LUMBAR SPONDYLOSIS: WHAT IT IS, SYMPTOMS, CAUSES AND TREATMENT


LUMBAR SPONDYLOSIS: WHAT IT IS, SYMPTOMS, CAUSES AND TREATMENT

Do you frequently have lower back pain? Did you have to go to see the specialist? Were you diagnosed with lumbar spondylosis? Do not worry! Although the name may seem scary to you it is actually quite common and here in Online Physiotherapy, we will explain what it is, what its causes and its treatment.
Before talking about lumbar spondylosis, you should know how your spine is constituted so you can get an idea of ​​what we are going to talk about later:
Anatomy of the spine
The column is made up of 31-34 bones (vertebral bodies) that are stacked together and linked by ligaments. The spine can be divided into four different zones according to the characteristics of its vertebrae: Cervical column (7 vertebrae), dorsal column (12 vertebrae), lumbar spine (5 vertebrae) and sacrococcygeal area (3 to 5 vertebrae).
An important feature of our column is the physiological curves we have. If you look at the spine in the profile you will find that it has a shape reminiscent of an “S” These two curvatures are known as kyphosis and lordosis. Lordosis is that “sunken” curvature that we have in the neck (cervical region) and in the lower back (lumbar region); kyphosis is the curvature we have in the upper back (dorsal region).
It is important to note that contrary to popular belief, we should not be totally upright, these curvatures are natural and really necessary for the correct balance of forces in our spine.
Lumbar spine and its characteristics
The lumbar spine is made up of five vertebrae (L1, L2, L3, L4 and L5). These vertebrae are the largest in the entire spine and therefore can support most of the body weight.
The vertebrae are connected at the back thanks to two joints called facet joints and in the space between them is the intervertebral disc. The intervertebral disc is very similar to a cushion mattress and its function is to avoid injuries between each vertebral in addition to keeping them together.
Between the posterior elements of the vertebrae, there are spaces or holes (conjunction holes) through which the nerve roots from the spinal cord leave, which will then connect with each other to form the sciatic nerve, which extends towards the legs through the part posterior of each thigh to the feet.
What happens in lumbar vertebrae when there is lumbar spondylosis?
Lumbar vertebral spondylosis, rather than a diagnosis, is a generic term used by health professionals to refer to conditions of the lumbar spine. Many times lumbar spondylosis is also known as lumbar osteoarthritis.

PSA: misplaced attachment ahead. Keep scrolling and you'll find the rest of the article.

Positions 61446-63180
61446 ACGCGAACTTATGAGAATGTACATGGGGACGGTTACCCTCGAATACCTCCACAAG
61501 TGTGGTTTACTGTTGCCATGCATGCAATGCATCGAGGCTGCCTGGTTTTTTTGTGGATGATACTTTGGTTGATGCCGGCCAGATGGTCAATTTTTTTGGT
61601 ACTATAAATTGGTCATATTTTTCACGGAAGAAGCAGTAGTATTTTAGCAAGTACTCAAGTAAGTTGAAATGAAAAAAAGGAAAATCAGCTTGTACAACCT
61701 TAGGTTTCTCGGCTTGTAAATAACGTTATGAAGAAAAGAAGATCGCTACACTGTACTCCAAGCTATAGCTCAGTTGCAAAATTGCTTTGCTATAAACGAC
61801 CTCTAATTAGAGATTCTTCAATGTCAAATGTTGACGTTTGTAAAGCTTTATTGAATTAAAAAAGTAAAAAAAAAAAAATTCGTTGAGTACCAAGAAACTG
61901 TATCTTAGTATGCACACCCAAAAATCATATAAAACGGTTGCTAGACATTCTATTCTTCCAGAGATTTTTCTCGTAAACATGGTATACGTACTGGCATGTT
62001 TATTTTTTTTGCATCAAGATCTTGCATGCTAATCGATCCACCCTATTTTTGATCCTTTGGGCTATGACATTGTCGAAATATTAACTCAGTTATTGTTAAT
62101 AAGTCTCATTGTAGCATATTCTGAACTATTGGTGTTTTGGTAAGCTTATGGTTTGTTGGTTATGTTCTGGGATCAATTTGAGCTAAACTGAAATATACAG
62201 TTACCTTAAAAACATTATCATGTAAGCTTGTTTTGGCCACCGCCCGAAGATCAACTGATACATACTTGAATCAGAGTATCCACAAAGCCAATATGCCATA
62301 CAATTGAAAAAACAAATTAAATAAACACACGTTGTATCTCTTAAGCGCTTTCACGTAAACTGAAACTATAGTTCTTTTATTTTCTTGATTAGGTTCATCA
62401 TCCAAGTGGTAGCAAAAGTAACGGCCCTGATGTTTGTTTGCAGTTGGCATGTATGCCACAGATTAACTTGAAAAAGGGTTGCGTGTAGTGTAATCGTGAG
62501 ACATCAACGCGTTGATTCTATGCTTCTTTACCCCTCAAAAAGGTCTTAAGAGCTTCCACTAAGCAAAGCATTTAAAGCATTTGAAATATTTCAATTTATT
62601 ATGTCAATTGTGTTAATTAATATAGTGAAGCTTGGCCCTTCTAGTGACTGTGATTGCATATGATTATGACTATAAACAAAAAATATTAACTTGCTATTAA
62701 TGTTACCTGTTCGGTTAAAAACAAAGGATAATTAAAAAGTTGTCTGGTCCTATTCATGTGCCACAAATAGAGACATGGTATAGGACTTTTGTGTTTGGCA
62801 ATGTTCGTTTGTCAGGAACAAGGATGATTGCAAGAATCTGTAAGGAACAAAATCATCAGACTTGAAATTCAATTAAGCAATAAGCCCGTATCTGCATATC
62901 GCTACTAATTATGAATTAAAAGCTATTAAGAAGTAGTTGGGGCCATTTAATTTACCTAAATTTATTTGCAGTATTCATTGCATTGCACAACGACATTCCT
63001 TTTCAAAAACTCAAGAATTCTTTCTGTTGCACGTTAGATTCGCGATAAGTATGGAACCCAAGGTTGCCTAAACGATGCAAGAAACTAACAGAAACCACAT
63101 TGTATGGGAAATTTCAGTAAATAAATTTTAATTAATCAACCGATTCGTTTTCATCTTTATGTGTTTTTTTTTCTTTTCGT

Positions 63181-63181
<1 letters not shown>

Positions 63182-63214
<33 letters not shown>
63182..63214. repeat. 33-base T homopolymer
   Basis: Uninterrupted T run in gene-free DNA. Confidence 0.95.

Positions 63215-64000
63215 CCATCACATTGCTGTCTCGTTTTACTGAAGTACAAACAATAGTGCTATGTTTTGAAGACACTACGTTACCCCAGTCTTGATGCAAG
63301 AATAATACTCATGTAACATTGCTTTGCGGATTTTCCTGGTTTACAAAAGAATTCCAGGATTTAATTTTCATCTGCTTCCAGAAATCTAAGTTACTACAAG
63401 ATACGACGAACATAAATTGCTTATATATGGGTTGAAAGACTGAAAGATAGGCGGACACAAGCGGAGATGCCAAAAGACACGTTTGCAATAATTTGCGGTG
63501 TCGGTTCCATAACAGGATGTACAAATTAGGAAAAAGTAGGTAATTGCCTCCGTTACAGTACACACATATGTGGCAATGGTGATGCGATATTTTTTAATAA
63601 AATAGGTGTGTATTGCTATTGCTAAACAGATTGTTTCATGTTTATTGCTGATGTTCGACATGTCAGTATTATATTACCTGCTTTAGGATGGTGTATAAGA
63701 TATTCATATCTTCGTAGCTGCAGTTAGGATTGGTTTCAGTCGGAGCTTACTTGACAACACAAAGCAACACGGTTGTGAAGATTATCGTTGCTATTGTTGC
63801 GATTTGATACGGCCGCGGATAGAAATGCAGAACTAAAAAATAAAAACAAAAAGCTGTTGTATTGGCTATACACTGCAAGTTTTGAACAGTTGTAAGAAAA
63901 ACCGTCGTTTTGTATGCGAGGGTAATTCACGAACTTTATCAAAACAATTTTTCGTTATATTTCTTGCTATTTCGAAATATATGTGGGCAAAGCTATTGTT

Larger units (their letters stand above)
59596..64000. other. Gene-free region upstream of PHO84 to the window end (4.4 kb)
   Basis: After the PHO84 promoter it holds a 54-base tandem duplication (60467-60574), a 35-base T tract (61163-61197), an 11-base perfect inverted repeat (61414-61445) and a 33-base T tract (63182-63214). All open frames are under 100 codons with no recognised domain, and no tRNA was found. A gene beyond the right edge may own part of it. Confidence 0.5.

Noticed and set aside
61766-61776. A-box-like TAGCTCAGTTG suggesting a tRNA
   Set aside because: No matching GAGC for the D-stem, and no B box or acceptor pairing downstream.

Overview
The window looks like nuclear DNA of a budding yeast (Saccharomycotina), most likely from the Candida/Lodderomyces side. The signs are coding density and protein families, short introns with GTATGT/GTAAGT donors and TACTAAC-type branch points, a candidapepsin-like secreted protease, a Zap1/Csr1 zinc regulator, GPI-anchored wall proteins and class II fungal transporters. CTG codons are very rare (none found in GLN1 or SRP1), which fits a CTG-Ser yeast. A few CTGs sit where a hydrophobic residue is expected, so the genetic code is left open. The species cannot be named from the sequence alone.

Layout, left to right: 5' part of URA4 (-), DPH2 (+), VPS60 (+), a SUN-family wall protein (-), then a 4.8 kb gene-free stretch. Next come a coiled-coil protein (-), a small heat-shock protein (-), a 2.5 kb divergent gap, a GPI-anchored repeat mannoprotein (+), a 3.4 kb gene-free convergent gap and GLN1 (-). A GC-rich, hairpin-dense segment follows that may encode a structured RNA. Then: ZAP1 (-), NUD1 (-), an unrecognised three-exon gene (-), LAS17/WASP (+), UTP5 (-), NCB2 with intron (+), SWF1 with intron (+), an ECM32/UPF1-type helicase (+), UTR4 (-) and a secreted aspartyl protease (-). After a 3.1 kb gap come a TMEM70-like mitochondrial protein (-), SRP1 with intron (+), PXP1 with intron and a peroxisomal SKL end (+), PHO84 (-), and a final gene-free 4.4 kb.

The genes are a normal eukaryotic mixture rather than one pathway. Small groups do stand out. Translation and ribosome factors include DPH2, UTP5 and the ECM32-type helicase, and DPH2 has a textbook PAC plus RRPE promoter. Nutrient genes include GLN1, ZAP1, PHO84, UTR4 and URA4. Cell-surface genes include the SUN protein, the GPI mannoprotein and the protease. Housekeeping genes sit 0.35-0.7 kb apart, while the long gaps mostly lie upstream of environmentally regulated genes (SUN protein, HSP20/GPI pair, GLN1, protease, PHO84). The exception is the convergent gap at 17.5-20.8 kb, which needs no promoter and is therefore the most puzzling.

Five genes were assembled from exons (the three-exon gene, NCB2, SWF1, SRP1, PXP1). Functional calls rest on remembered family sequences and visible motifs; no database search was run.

As we age, different biomechanical changes occur in our body and these changes will affect the structure of our spine.
When there is lumbar spondylosis it may be due to the following degenerative changes:
  • Deterioration of the intervertebral discs: Age and other factors can cause the intervertebral discs to reduce their size and gradually lose the water they contain, this will cause them to not fulfil their function as buffers and will increase the likelihood of hernias and lesions on the vertebral surfaces.
  • Deformations in the facet joints: The degeneration of the facet joints and the constant increase of friction between vertebrae causes the loss of articular cartilage (lubricating tissue that reduces friction enters the articular surfaces), and this will generate the appearance of osteophytes as a way the body uses to protect itself from friction Osteophytes are abnormal bone growths that cause pain and limitation of normal movement.
  • Wear on the vertebral bodies and ligaments: Osteophytes can be generated in areas where they limit the blood supply to the vertebra and therefore increase degeneration in the vertebral bodies as blood does not reach the tissues. On the other hand, the ligaments have the function of keeping the vertebral bodies in their position and limiting the extreme movements of each vertebra, but degenerative changes will cause them to decrease their resistance.
What are the causes of lumbar spondylosis?
The most common cause of lumbar spondylosis is natural ageing. It has been determined in different studies that, on average, appear in people who are between 40-50 years old.
Other causes may be:
  • Positions held for long periods of time
  • High impact exercises in the spine.
  • Wrong postures
  • Genetic abnormalities
Symptoms of a lumbar spondylosis
The main symptom of lumbar spondylosis is pain. This pain appears in the lower back and can sometimes radiate to other areas of the body such as the legs and feet. The pain radiates due to the path of the sciatic nerve since when structural changes occur in the vertebrae, compression of the conjunction holes and therefore of the nerves can also occur, generating: pain, muscle weakness and numbness.
Another symptom is the limitation of spinal movements: This is due to two factors: Very severe pain or major vertebral modifications that make normal movement impossible.
Lumbar Spondylosis Treatment
Lumbar spondylosis having a degenerative origin is not reversible. There is no definitive cure, but your symptoms can be greatly reduced. For this in physiotherapy we use the following means:
  • Physical agents: Use of hot packs, therapeutic currents, among others.
  • Massages: To reduce muscle tensions in this area.
  • Stretching and Therapeutic Exercises: For the recovery of movement and normal muscle strength.

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